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four dollars and a half a hundred, and for prime leaf, I get
so mad I wonder we stood it as long as we did. That damned
buyer for the Aha Company, coming to my own barn door,
this one right here in this field"—and he pointed to the
barn, where strands of blue smoke stood out from the eaves
and thinned upward— " and saying to me, ' Mr. Munn, we
can give you four-seventy-five for your prime leaf and three
for seconds/ and then telling me when I said no: 'Mr.
Munn, your place falls in my territory for buying and you
won't get an offer from anybody else; for your own con-
venience I'm telling you this so you can take my price and
save yourself trouble, because when I come back again it's
likely the price won't be so good, the price is falling so sharp
the last few days/ I told him------"

May patted his arm and said: " I know, Perse. Don't get
wrought up about it, it was last year-----"

He gently disengaged his arm from hers, and approached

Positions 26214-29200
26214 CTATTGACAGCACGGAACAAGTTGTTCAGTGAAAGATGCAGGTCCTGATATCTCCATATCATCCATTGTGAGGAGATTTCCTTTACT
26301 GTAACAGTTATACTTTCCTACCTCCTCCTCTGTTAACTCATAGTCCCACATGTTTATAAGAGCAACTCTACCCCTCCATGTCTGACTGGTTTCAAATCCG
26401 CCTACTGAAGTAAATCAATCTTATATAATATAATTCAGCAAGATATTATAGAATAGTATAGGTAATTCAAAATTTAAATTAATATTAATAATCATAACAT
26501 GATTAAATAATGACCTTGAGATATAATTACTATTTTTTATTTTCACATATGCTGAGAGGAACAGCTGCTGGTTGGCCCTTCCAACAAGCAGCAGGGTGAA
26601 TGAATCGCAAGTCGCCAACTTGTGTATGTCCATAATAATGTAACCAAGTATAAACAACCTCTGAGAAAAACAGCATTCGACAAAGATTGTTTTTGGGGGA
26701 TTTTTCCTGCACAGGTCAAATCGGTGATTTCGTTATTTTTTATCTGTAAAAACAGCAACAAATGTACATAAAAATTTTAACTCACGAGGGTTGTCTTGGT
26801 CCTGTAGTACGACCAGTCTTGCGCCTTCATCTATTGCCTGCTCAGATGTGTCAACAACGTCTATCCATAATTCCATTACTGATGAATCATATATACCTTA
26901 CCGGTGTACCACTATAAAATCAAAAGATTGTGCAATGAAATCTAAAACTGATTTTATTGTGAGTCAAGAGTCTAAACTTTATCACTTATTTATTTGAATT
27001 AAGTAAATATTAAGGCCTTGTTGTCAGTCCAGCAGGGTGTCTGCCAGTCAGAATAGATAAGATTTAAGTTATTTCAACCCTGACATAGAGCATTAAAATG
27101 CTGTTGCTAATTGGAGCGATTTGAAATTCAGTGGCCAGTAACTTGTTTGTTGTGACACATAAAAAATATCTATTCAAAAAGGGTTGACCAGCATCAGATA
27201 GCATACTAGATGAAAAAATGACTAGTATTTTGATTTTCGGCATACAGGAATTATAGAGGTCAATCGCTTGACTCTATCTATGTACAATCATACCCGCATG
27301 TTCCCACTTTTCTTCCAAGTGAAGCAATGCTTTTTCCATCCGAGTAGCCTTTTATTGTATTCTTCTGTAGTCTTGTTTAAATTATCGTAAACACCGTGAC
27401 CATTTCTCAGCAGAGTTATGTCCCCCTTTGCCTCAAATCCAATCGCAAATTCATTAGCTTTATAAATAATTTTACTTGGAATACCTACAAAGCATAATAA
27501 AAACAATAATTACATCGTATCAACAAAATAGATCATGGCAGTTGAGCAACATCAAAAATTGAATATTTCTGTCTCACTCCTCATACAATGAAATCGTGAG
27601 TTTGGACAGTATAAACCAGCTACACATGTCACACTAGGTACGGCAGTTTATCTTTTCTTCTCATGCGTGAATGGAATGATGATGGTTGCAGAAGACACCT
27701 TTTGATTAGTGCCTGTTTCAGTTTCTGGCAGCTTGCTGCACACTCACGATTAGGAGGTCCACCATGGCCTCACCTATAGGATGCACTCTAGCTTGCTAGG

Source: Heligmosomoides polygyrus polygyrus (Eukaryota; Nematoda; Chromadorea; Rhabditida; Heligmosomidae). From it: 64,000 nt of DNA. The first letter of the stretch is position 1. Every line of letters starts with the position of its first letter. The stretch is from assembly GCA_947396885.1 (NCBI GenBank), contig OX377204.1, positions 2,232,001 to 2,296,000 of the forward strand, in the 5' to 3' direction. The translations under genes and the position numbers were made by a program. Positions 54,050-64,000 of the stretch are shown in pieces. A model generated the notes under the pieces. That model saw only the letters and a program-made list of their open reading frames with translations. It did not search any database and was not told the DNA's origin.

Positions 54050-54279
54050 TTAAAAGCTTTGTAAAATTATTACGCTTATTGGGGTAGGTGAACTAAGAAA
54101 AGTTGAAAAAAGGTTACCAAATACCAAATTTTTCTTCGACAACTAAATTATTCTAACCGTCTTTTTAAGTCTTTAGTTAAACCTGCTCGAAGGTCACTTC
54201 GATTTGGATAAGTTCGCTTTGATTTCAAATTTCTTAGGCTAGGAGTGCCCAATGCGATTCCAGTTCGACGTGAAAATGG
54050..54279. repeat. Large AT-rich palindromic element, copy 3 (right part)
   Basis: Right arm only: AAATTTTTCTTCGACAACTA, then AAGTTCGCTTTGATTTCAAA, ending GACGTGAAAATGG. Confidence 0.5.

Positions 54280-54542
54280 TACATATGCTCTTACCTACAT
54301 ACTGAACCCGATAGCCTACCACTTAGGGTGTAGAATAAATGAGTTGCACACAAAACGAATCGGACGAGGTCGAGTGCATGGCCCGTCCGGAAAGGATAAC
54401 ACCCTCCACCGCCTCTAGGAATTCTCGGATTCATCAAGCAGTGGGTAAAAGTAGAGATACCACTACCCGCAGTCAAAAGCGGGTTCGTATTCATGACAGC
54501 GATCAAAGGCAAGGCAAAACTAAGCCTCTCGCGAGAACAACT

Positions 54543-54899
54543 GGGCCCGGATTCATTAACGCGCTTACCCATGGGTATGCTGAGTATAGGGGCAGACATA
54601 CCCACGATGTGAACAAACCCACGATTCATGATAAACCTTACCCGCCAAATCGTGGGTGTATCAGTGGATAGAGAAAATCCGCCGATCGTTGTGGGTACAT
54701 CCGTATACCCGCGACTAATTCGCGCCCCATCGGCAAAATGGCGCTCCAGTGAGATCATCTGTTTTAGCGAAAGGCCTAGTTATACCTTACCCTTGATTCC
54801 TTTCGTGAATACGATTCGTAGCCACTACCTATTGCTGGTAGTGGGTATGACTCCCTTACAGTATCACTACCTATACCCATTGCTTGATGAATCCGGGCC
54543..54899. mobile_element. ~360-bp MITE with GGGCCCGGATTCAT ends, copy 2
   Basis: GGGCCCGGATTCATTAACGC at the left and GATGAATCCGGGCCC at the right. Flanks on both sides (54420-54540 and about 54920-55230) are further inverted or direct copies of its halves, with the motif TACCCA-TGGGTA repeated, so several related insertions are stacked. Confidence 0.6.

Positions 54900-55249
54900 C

the door of the barn. " I just want to take a look," he said.
"Do you want to?"

"All right/' she replied.

Inside the barn it was almost dark except for the unwink-
ing redness of the logs that smouldered on the dirt floor.
He stared into the upper obscurity of the barn where the
tobacco plants hung in solid tier on tier. Scarcely visible in
the pall of smoke that sluggishly shifted in the upper reaches,
the inverted plants looked like great bats sleeping in their

" It's not cured enough to be very risky yet," he said.

He continued to stare upward at the suspended leaves.
May came to stand beside him, putting her hand on his arm.
"It's not just getting more for your tobacco," he said, "even
if we haven't had an honest price in five years. It's a little
more than that "—he hesitated a little—" at least, it might

A great flake of ash scaled off one of the logs, releasing a
new puff of smoke and revealing, beneath, the steady brilliant
redness of the heart of the burning wood.